Nelson Teich disagreed with right-wing President Jair Bolsonaro over the country’s coronavirus response.
Brazilian Health Minister Nelson Teich resigned on Friday after just weeks on the job, adding to turmoil over President Jair Bolsonaro’s handling of an accelerating coronavirus outbreak in one of the world’s worst hotspots.
Teich, whom Bolsonaro had criticised as being too timid in the push to reopen the economy and advocate the use of anti-malarial drugs, submitted his resignation and will hold a news conference later on Friday, the ministry said.
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Last week, Teich said he was not consulted before Bolsonaro issued a decree allowing gyms, beauty parlours and hairdressers to open for business. Bolsonaro has also pushed for wider use of hydroxychloroquine as a treatment for the novel coronavirus, which Teich resisted due to a lack of scientific evidence.
Teich is the second health minister to resign amid the pandemic in Brazil. He replaced Luiz Mandetta, who was forced out on April 16 for resisting Bolsonaro’s pressure to promote hydroxychloroquine and fight state government social distancing orders.
This week Brazil passed Germany and France in coronavirus cases, with more than 200,000 confirmed diagnoses by Thursday, when the Health Ministry reported 844 new deaths, bringing the death toll to 13,933.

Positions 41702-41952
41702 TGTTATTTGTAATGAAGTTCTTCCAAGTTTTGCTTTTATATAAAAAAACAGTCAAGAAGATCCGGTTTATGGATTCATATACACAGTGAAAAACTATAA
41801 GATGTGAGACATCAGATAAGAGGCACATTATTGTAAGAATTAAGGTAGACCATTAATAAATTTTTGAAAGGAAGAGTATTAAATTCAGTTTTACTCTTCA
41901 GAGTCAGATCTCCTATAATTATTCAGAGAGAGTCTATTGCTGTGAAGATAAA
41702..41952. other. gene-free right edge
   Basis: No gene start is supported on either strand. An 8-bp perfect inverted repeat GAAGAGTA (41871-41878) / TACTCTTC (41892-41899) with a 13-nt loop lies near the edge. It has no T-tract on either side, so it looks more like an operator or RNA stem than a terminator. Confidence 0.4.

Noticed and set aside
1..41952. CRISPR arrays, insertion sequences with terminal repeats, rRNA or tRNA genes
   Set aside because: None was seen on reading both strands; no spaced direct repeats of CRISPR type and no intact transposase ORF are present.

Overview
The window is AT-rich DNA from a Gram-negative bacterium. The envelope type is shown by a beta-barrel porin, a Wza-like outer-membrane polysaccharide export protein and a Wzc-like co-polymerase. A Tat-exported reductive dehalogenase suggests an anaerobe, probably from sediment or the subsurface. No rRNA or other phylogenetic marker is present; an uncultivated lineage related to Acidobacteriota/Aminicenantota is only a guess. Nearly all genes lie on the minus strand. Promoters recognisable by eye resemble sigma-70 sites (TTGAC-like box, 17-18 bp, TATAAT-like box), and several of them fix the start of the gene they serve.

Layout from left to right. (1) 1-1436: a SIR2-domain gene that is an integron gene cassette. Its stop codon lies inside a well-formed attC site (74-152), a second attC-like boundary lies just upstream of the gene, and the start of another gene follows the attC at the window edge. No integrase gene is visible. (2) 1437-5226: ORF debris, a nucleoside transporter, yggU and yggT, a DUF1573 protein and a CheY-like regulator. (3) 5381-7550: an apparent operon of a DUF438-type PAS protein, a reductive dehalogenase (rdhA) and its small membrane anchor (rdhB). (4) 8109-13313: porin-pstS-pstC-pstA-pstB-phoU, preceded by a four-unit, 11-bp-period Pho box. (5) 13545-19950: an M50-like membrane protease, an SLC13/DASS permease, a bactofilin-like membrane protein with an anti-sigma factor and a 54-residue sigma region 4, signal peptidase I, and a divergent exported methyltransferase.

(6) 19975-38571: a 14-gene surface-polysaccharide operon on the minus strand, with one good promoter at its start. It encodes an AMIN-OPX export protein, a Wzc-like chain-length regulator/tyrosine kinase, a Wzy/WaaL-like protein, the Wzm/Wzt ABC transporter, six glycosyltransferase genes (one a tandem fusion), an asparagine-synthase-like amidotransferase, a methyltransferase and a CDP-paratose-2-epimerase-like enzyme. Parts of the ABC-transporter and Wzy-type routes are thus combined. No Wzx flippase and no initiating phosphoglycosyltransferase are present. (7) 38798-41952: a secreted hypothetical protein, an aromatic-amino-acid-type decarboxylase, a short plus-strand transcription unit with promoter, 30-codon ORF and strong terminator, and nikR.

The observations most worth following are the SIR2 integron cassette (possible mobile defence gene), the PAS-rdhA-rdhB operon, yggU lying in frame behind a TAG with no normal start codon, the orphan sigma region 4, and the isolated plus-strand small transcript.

Opposition and allied politicians criticised Bolsonaro’s intransigence. Legislator Marcelo Ramos of the centrist Liberal Party said the president would only accept a minister without regard for science-based public health policy.
Congressional opposition leader Alessandro Molon warned that Brazil was heading towards a public health catastrophe and said the president should be impeached.
“Bolsonaro does not want a technical minister, he wants someone who agrees with his ideological insanity, like ending social distancing and using chloroquine,” Molon, who is from the Brazilian Socialist Party, said in a statement.
Bolsonaro’s handling of the coronavirus has been widely criticised globally as he has minimised the severity of the disease and told Brazilians to ignore quarantine restrictions.
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